Wednesday, April 1, 2015

Navigation, Participation, Conversation and Collaboration

Chapter 23 begins with the proclamation that "All art is an interaction between the view and the artwork, and thus all artworks are interactive in the sense that a negotiation or confrontation takes place between the beholder and the beheld".  This is a static relationship that while it may influence the visitor's experience, interpretation and perception of it over time, the visitor cannot influence the artwork.  It goes on to say that "digital interactive artworks and performances differ... in the ability of the user or audience to activate, affect, play with, input into, build, or entirely change it."
If a work is not complete without the viewer viewing or experiencing it, then there clearly is an interactivity inherent in the contemplation of a work.  But I would like to highlight that the creator must have the viewer or visitor in mind when creating that work of art.  The question might be asked here on the fundamental basis for creating anything that is: who is the creator creating for?  If the artist is creating a work of art for herself and for the immersive experience of playing with the mind in the act of creation, then there is no consideration for how the viewer will experience it.  Th interaction is between the creator and work being created.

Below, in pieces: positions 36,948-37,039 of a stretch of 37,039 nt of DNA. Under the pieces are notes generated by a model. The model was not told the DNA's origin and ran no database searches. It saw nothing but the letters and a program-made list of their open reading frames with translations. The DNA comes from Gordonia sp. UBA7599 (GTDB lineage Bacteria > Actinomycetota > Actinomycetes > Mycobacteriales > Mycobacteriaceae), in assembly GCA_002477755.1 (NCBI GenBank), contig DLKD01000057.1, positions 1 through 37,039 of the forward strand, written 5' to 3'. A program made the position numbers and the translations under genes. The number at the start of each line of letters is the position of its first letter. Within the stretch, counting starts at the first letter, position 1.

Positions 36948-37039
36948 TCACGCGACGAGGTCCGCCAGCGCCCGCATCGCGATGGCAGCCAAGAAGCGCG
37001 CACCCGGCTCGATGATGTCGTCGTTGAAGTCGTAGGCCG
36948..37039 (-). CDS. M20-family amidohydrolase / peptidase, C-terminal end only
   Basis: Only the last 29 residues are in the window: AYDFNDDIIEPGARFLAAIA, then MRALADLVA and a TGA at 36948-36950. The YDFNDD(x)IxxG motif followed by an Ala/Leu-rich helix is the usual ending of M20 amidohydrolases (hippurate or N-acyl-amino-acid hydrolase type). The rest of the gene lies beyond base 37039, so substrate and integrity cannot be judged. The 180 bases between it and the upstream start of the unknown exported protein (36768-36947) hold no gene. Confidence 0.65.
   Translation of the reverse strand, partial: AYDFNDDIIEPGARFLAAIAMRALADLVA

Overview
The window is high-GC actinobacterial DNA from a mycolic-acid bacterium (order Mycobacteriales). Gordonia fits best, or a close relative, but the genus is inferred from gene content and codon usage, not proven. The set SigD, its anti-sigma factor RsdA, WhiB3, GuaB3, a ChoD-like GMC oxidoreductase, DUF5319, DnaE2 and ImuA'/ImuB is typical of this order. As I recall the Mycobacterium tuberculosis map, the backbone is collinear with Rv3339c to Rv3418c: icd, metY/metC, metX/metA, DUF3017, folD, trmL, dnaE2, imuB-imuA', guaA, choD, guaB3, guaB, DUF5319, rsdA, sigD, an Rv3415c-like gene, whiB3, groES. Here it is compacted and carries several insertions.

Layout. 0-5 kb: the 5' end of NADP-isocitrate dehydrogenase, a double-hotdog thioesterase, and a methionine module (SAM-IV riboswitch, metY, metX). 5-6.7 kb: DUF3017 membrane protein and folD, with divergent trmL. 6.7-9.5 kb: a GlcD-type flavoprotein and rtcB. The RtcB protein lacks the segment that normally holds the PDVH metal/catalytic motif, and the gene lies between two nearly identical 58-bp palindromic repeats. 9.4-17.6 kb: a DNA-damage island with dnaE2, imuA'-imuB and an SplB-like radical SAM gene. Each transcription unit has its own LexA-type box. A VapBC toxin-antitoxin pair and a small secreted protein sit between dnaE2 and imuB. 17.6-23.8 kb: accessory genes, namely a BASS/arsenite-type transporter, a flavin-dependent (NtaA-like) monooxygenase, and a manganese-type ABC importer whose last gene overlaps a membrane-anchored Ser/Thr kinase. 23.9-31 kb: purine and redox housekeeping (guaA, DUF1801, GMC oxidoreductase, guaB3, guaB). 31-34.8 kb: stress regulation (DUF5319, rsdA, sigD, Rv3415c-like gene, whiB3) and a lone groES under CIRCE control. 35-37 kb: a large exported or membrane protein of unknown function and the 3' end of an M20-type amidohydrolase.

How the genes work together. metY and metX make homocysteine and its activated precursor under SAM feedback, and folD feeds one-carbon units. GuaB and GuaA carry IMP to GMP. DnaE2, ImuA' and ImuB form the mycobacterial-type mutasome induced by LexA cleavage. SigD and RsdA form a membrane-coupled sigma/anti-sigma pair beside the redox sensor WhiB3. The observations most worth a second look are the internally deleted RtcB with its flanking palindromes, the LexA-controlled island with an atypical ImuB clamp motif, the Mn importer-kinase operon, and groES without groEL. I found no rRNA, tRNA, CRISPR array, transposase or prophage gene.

I know many a musician who does not consider the listener when creating their works.  The pleasure is derived from the mere act of creating and the purpose is to generate a collection of vibrations that are amusing or pleasurable, or conchordant.  But perhaps, this is fundamentally a different kind of art.
In the case of creating digital works, navigation, participation, conversation and collaboration are all an aspect of viewer-based considerations.  In creating works for visitors and participants, I do not think that the "choose-your-own-adventure" style of narrative form will ever become as common in the collaborative style.  Narratives are difficult to piece together on one's one let alone, with a group over time.  I could however see a potential collaboration on a generalized idea that in a kind of "telephone game" the plot is passed along by participants using key words to build a world or a narrative or a story the is added on and arranged by participants.  A kind of Graffitti-in-the-Minecraft idea which is what i guess, really is the current online gaming community. 
Perhaps it really all does come down to the idea of playfullness and gaming in the end.

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